Asperger’s and Mimicry or Imitation — My Experience

Even butterflies do it

Copycats!

Viceroy and Monarch

Within the past two years, around the same time I realized I had Asperger’s, I had a parallel realization. Actually, it was so sudden, I think it fairly qualifies as an epiphany: I often mimicked the speech and related behavior of others.

It was unconscious and not apparent to me at the time. But now, looking back at many years of social interaction, I apprehended that if I was talking to a person who spoke slowly, I would often speak slowly — even though words usually leave my mouth like bullets from a machine gun. Or, if he or she said “um,” “you know” or other filter words a lot, so would I. If the person had a strange cadence, pausing every several words, I’d do that too. Same for people who cut sentences short, left the last word trailing off, who spoke with a rat-a-tat delivery, or who over-annunciated, contorting their lips into dramatic postures. I even added regional accents to my speech sometimes, to match the speakers’. Whatever the person’s delivery, inflection and cadences, I would often adopt them as my own, for the duration of the encounter.

And it wasn’t just speech, the imitation included body language and other speech-related behavior too. Of course, I didn’t, or couldn’t, engage in this behavior in group settings (who would I focus on?); it had to be one-on-one. And even then, I didn’t always do it. But I did it a lot.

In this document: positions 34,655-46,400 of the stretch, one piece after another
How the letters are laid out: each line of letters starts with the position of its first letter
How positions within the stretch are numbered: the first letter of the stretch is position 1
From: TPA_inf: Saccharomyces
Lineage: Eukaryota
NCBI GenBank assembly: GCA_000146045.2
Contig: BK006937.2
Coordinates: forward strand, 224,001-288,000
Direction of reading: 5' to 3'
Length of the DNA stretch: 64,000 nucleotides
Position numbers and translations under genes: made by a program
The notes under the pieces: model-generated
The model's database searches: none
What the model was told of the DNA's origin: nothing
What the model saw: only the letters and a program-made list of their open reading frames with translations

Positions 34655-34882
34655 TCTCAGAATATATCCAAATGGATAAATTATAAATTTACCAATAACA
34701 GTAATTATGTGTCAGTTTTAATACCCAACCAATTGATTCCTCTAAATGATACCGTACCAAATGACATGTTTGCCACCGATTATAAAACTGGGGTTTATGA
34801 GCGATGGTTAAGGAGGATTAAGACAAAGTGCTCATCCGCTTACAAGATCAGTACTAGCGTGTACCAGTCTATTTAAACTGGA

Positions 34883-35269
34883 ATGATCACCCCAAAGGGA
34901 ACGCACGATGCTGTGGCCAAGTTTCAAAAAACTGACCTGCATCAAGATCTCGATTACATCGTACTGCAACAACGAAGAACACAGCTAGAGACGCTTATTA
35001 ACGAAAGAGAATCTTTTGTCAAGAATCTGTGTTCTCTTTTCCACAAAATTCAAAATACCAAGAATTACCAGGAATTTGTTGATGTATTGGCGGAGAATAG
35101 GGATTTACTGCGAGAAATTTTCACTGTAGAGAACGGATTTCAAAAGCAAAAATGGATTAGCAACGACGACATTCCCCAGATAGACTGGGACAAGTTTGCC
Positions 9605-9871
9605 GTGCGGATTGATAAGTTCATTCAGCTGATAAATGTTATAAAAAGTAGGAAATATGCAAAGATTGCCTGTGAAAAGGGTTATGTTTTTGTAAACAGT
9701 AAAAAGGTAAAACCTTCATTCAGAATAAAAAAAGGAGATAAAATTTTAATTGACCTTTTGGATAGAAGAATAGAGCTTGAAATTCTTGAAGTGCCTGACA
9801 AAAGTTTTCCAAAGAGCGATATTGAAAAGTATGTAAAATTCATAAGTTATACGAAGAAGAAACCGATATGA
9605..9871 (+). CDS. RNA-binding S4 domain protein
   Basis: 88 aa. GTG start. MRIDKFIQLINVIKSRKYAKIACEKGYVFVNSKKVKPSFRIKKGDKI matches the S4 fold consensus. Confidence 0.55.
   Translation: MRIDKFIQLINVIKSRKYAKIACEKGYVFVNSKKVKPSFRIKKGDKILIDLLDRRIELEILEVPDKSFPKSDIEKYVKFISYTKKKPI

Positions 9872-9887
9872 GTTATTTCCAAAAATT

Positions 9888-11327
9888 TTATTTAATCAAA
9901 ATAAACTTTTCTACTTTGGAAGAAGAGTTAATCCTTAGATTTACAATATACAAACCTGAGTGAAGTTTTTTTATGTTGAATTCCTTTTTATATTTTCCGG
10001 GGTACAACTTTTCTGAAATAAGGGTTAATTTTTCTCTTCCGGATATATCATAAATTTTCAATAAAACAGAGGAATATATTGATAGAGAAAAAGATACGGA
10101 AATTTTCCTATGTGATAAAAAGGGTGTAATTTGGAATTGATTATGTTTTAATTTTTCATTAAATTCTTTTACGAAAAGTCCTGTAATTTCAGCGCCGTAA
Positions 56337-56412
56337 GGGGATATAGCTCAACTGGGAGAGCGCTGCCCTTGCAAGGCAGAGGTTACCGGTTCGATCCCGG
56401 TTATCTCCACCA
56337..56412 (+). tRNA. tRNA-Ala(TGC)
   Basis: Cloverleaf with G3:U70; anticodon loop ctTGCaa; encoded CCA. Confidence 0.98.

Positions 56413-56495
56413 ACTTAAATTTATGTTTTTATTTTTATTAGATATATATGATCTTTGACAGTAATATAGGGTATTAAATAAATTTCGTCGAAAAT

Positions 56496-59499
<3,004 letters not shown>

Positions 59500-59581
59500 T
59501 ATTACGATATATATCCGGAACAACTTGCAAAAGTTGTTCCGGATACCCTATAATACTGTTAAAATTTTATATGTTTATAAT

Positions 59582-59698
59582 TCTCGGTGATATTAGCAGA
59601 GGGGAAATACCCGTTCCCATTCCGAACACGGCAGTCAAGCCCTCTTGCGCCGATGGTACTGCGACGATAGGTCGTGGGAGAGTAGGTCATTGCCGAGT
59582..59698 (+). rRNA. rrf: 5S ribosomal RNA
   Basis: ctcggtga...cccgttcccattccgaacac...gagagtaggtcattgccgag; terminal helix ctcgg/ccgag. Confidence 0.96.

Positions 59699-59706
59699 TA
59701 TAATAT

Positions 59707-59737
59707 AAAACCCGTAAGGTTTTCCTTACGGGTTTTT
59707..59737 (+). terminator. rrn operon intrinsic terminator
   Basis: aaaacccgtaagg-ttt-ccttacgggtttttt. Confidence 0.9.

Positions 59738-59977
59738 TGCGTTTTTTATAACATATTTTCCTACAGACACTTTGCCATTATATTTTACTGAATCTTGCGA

I can’t pinpoint the exact day I discovered it, but I remember what I thought: I’m a chameleon. The realization was kinda cool but mostly freaky and troubling. If it was true, if I only echoed the speech and behavior of others, how could I know what my “true” conversational style was? Did I even have one? (As a side note, I’ve been successful in debate and other forms of public speaking, but in those arenas, there are effectively rules about how to speak — annunciating words clearly, using hand gestures a certain way, etc.)

Chameleon

Is this me, metaphorically?

The good news was that because my imitation only happened one-on-one, I figured I should be able to discover my “true” style by examining past group interactions. I didn’t participate much but I did participate, at least minimally. So I thought about those interactions, and concluded I did have my own style, it just was often hidden. If I had to summarize it, I’d say I spoke quickly, tended to stop briefly at the end of clauses, often trailed off at the end of sentences, because I assumed others knew where I was headed logically, or what I meant. And I naturally used “big” words (as others put it). I certainly had the classic Aspie characteristics of talking too much, too quickly, passionately and loudly when the topic was dear to my heart.

I also researched the topic of mimicry/imitation and found some references, such as here and here. And I learned there’s even a term for it, at least when used in a certain narrow context, echolalia. The few sources I found seemed to suggest it was more common in women. A female Aspie even did a detailed survey of women to see how common the trait was.

These sources also indicated the mimicry was not limited to one-one-one interactions but was more general in nature; Aspies often adopted the mannerisms of peers, family, friends, even people on TV. And here’s something I found really interesting: Aspies didn’t necessarily mimic people of the same gender. Sometimes, women imitated men or men imitated women. The survey I mentioned above found that 41.93% of female Aspies said they copied the behavior of both genders. And as Tony Atwood, one of the leading experts on Asperger’s, explained: “A boy with Asperger’s syndrome may notice how popular his sister is with her peers. He may also recognize that girls and women, especially his mother, are naturally socially intuitive; so to acquire social abilities, he starts to imitate girls.”